The "luxury" brands have a huge stake in producing a quality, reliable product. And the "feedback system" that is in place works well. Think about it_ Joe Schmoo buys a 10,000 Romegaling and it craps out in a week. It's repaired and dies in another 2 weeks. After the third time the dealer is faced with refunding Joes money or losing a customer (who may well purchase other big ticket items from him). How often will he do that before he discontinues that brand in his store? One watch? Sure. Two watches? Maybe, but it's got his attention now. Three watches? That's all the beating most stores will take. And soon the manufacturer is out of dealers.
    And few watches are all that revolutionary anyway (though Omega did have some teething problems w/ the first Co-Axes as I recall)
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  8. #7
    Member Toothbras's Avatar
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    Re: Consumer Reports for Watches

    Quote Originally Posted by RBrylawski View Post
    Wow.....So I'm one of 14 people?? Well aren't I special!! LOL
    You and me both!
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  9. #8
    Member sticky's Avatar
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    Re: Consumer Reports for Watches

    I can't think of anything that meets your wants but anyhow I would be much more inclined to trust the opinion of the folks here.

  10. #9
    Member dbostedo's Avatar
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    Re: Consumer Reports for Watches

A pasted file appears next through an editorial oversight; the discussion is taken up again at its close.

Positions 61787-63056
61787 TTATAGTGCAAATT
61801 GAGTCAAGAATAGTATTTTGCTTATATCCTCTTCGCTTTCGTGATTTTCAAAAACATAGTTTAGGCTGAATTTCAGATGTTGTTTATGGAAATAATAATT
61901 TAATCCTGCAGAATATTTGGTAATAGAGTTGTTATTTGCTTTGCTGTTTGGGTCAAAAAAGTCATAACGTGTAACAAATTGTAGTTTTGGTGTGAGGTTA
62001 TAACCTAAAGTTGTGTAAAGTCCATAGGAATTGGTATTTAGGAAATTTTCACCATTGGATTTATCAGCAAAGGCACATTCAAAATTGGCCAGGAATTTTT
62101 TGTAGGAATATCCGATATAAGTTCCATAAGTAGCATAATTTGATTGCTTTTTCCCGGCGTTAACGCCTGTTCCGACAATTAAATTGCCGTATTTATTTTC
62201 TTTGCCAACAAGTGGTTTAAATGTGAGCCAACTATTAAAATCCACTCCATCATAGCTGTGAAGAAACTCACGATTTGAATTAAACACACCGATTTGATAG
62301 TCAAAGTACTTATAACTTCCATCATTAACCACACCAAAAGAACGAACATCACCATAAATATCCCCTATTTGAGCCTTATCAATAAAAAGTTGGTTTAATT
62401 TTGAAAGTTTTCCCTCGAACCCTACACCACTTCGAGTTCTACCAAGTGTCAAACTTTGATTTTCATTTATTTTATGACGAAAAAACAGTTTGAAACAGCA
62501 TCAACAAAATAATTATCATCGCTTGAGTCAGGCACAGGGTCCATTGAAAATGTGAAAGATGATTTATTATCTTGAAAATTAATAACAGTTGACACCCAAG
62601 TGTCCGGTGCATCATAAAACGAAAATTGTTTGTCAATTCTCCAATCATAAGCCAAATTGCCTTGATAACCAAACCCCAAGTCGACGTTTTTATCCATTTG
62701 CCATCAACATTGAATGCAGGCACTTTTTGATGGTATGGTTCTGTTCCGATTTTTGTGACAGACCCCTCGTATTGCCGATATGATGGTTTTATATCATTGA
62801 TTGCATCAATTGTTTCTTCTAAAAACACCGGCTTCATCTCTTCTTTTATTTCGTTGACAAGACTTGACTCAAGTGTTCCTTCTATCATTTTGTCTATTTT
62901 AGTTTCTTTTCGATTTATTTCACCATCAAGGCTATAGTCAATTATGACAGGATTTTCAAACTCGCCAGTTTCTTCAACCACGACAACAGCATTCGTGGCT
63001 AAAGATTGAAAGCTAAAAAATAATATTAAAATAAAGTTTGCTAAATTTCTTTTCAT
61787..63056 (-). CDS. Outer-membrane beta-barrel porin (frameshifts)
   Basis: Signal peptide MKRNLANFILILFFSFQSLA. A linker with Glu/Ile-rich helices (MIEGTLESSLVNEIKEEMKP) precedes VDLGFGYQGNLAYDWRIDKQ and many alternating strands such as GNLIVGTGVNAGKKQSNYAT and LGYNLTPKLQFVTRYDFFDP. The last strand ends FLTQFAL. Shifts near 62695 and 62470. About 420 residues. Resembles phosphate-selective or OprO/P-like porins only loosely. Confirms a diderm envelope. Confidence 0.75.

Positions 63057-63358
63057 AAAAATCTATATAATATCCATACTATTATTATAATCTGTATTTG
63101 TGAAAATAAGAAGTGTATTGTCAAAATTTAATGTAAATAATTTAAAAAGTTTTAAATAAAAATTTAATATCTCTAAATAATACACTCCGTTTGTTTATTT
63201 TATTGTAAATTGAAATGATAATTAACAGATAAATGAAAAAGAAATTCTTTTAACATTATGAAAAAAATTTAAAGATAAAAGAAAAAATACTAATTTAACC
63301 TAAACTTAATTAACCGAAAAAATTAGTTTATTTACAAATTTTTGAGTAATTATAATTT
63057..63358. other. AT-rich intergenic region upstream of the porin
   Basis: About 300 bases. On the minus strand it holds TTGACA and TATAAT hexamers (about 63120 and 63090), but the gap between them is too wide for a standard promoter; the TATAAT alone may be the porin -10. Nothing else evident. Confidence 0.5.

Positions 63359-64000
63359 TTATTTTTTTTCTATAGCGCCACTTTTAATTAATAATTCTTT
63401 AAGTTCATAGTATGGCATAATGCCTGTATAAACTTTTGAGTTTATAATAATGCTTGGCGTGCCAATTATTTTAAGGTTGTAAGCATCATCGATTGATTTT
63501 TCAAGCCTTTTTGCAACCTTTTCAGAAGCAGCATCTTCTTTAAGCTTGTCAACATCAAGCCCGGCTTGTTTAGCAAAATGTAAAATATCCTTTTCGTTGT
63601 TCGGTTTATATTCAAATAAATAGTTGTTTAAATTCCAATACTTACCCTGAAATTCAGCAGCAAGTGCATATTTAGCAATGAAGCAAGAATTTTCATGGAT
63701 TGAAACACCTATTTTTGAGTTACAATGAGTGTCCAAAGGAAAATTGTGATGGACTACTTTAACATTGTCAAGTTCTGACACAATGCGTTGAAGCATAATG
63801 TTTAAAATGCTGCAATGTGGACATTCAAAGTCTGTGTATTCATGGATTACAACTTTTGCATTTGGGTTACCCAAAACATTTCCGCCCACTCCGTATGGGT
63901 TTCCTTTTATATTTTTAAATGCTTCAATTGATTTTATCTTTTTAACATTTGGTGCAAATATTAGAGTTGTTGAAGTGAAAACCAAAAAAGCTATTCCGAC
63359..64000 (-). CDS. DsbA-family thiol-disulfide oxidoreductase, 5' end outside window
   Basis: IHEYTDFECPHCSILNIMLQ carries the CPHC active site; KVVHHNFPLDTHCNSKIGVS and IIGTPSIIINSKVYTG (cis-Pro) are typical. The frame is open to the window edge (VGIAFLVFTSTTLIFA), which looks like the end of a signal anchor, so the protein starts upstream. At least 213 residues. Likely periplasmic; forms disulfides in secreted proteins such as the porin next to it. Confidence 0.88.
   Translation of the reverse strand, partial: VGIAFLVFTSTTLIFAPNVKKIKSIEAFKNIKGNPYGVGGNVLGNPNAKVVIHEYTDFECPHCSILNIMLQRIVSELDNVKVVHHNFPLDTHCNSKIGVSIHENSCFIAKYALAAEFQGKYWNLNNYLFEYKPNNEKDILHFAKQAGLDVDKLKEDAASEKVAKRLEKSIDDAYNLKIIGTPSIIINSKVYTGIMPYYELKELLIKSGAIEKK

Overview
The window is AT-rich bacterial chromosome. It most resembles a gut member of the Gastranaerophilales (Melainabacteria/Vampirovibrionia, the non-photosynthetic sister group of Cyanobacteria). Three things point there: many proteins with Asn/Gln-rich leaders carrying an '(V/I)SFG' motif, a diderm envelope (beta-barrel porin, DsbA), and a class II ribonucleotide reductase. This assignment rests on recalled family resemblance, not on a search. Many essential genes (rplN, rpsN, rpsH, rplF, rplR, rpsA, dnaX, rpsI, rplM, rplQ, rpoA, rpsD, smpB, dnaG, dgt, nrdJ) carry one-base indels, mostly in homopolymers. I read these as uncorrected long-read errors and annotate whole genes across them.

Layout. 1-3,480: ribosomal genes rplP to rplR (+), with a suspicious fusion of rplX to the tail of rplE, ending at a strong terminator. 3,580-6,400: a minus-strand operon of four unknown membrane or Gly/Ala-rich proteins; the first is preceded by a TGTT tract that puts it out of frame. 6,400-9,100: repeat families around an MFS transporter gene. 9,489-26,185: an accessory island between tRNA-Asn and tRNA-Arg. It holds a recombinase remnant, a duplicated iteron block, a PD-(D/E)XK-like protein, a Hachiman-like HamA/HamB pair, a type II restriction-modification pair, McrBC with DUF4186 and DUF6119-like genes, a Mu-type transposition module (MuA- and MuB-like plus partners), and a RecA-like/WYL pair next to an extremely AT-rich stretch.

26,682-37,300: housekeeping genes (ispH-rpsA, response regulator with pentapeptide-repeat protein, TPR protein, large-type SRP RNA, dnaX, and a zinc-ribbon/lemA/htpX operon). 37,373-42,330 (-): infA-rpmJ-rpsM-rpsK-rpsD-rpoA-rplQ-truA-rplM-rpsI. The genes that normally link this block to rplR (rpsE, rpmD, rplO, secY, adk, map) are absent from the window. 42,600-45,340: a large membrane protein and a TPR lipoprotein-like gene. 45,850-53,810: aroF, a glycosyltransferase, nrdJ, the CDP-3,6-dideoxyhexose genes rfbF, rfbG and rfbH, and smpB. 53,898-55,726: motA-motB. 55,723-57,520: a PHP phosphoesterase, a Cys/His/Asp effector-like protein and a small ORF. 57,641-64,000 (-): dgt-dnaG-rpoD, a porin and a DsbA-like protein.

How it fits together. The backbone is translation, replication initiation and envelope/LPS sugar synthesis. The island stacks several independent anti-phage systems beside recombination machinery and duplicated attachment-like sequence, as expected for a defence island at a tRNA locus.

If we're talking about particular properties of the watch that could be tested on an individual watch, then yes, that would be very expensive. But if we're talking about what Consumer Reports does with cars (as well as JD Power and some others), they are survey based statistics.

    Seeing these for watches could potentially be cost-effective and would let you know interesting things at a top level. For instance, you might learn how likely an Omega is to need repair in the first year versus a Breitling versus a Rolex, etc. You will never get that kind of information from a site like this, as there simply won't be a statistically significant number of participants. Many people then try to make those kinds of judgments anecdotally, which works I suppose given enough time, but isn't exactly what I think a lot of people would like to know. (And would lead many people to poor conclusions - the overall feedback to the manufacturers would still be correct in aggregate, but individual choices will be mis-guided.)
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  11. #10
    Member Bahoomba's Avatar
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    Re: Consumer Reports for Watches

    I'm a big Consumer Reports fan, but the watch world is so vast. I mean, these days CR only reviews a handful of air conditioners instead of 20 or 30. I can't imagine an article rating men's auto divers that could be even reasonably comprehensive - they'd have to have someone on staff who knows and understands watches, and them folks is hard to find. It's really another reason why the 'Net is the wheel that steers the watch business.